Investing in rural schools

Special ed dollars and broadband access top the list for rural districts

a snowy landscape with tree in center
A snowy landscape near Ridgeville, Wisconsin (Len Skar).

When Gov. Tony Evers announced his biennial budget on Tuesday, including a hefty $7.7 billion proposed for various education programs, Kim Kaukl felt like the concerns of rural Wisconsin were being heard.  

“I feel it’s a strong budget,” says Kaukl, executive director of Wisconsin Rural Schools Alliance (WiRSA). “It has basically everything that our members were looking for in this budget. It checked pretty much all the boxes for us.”

Wisconsin Rural Schools Alliance represents 165 rural school districts and roughly 121,500 students. Wisconsin has approximately 310 rural school districts, representing 44% of Wisconsin’s K-12 students. Kaukl believes Evers’ proposals —  including a huge boost for early childhood programs, special education funding and rural broadband services — will aid communities struggling to rebound during the COVID-19 pandemic. 

Evers proposes a general per-pupil increase from the state, and his budget provides a hefty increase in special education funding of $709 million. Currently, the state covers less than 30% of districts’ special education costs; Evers’ budget proposes 45% to start, and rising to 50%.

“We are hoping to get to 60%, but this is something we’ve been pushing for forever,” says Kaukl. “What people need to understand is that this piece [of the budget] helps all schools, and it helps all students because special ed has been so underfunded at the state level for so long that many of our districts are having to use money from their general fund to offset their special ed needs.”

Kaukl is also encouraged by Evers’ plan to spend $150 million on mental health services. He says the pandemic has taken a toll on the mental and emotional health of teachers and students. “It puts stress on them and the communities, and also parents, because they’re trying to balance how to help students with virtual learning, and also doing their jobs.”

Kaukl also hopes the GOP-controlled Legislature will maintain Evers’ $20 million in “sparsity funding,” which supports districts with fewer than 745 students, especially with transportation costs.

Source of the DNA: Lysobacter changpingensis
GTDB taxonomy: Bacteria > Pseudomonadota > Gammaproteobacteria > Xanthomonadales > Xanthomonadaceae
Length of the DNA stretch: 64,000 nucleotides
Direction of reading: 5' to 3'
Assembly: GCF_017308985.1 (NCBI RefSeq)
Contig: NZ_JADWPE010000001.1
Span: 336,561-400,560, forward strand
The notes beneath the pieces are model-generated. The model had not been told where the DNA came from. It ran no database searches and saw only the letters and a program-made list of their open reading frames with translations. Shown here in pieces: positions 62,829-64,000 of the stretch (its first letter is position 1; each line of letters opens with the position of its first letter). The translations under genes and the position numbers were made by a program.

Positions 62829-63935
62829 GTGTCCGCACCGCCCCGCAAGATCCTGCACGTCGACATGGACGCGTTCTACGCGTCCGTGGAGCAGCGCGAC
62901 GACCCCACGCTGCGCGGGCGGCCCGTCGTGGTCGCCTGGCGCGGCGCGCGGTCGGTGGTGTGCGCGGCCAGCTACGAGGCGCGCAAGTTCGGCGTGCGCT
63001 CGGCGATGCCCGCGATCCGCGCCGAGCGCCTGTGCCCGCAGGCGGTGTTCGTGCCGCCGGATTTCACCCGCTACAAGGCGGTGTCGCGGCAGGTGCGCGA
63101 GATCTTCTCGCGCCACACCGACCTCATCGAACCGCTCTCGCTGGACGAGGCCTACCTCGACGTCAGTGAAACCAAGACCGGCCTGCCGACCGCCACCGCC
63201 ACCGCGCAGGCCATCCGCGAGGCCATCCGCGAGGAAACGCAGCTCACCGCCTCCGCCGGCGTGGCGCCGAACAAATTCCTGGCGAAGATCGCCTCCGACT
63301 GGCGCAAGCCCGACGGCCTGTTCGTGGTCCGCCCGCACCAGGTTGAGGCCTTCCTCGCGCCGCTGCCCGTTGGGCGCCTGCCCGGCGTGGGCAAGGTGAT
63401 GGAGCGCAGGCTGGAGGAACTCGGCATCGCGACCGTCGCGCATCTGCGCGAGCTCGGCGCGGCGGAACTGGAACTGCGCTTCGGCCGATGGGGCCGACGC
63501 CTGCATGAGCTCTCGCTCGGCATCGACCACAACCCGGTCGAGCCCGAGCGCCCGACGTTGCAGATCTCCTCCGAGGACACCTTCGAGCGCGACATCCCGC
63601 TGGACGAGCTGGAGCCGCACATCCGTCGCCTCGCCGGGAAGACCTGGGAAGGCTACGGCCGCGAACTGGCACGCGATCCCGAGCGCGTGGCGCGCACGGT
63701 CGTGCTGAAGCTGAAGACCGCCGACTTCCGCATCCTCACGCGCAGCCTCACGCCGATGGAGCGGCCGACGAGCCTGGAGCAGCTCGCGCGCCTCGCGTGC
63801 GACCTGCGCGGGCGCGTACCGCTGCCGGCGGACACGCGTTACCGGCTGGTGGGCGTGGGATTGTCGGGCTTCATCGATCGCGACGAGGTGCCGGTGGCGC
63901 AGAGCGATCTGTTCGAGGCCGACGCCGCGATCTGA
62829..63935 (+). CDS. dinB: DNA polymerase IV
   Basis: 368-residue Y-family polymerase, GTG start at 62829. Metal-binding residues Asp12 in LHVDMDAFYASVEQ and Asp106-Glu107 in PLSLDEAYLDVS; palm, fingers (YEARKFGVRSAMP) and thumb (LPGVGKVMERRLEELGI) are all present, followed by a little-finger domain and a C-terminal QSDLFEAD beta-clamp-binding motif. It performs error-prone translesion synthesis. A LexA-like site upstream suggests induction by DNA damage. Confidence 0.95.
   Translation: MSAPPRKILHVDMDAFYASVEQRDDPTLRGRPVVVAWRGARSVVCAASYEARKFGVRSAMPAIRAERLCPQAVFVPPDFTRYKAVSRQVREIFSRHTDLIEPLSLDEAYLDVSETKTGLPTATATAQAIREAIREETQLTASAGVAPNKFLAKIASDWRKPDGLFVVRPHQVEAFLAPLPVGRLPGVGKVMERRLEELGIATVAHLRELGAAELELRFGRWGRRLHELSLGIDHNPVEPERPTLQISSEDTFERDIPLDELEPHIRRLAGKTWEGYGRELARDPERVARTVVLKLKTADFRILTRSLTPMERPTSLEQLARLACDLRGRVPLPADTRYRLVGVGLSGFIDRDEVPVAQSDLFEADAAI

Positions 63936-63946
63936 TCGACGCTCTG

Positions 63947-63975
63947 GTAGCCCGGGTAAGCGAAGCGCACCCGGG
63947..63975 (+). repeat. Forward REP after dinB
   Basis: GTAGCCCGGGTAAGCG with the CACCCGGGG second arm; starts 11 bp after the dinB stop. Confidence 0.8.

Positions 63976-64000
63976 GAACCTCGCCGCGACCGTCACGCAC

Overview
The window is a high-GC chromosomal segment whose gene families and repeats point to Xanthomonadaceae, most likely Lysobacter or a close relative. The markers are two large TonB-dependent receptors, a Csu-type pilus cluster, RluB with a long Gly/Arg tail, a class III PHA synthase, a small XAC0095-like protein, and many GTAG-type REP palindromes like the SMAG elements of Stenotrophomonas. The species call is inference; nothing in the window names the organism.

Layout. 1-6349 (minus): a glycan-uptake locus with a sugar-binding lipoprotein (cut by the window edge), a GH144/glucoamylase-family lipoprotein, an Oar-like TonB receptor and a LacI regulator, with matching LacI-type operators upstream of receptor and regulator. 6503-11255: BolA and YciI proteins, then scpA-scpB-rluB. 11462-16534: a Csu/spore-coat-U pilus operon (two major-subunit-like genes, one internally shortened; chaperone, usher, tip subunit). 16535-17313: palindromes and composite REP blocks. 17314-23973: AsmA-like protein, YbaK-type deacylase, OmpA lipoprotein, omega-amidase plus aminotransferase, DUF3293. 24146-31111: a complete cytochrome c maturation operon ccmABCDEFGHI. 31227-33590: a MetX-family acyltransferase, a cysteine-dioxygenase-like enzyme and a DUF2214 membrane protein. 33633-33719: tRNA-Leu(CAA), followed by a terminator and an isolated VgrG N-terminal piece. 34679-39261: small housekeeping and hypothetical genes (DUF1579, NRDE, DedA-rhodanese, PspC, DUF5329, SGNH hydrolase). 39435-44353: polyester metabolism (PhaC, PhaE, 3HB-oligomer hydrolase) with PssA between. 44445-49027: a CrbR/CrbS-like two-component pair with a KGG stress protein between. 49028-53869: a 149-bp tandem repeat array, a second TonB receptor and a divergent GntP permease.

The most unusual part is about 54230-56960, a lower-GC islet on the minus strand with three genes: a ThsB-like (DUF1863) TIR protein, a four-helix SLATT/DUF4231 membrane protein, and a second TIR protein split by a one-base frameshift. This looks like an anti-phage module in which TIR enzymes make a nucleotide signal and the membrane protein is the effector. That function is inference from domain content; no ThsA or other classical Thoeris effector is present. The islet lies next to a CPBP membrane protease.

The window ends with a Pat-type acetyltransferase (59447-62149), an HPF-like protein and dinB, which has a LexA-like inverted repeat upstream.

Although he is aware that Republican legislators are extremely critical of Evers’ budget, he wants them to understand the need for cooperation to help Wisconsin recover. “I really hope that our legislators take a very close look at this budget that the governor has put together that I really think is an investment in not just rural education, but all education.” 

Evers’ proposal to invest $200 million in increasing broadband access in rural areas is something Kaukl feels is essential for the school districts his organization represents. He says WiRSC has been pushing for this change, especially since the beginning of the COVID-19 pandemic.

“The pandemic has really highlighted that so many of our rural districts don’t have the connectivity to go virtual,” he explains. “That’s why many districts came back this fall with the plan to be face-to-face as much as possible, because they know that was the best way to reach all their students. A lot of people probably don’t realize the expense many of our districts went to last spring, when we were fully virtual, trying to provide hotspots for families and internet plans for families; districts were paying for those to try to get as many kids connected as possible.”

Access to broadband will not just assist schools during the pandemic; it will make rural Wisconsin a more desirable place to live and open businesses, adds Kaukl.

“If we can get good, strong broadband out in our rural areas, there are a number of people, we have found out, that can work remotely. They might want to leave the hustle and bustle of the city to raise their families in a rural area. Connectivity will draw more of those families to the rural areas, which will hopefully help us with our declining enrollment trend.”

Strong rural schools will also provide an educated workforce, which will in turn reverse the “brain drain” and attract development, says Kaukl.  “I’ve always been a believer that if I’m a company and I want to move out to a rural area, number one, I want to make sure I’ve got the connectivity for the logistics side of it,” he says. “But if I want to bring good employees in, I want to make sure I’ve got a strong school district too, that their kids could get well-educated and move on and go on to technical college, go into the workforce or go to a four-year university and continue their education.”

Kaukl, who lives outside Spring Green, says better infrastructure might motivate more of those young people to settle in rural areas. “I think a lot of people really do believe in that rural lifestyle, and the lower stress level that sometimes you feel. I always enjoy it in the evenings,” he says. “Hey, look at the stars.”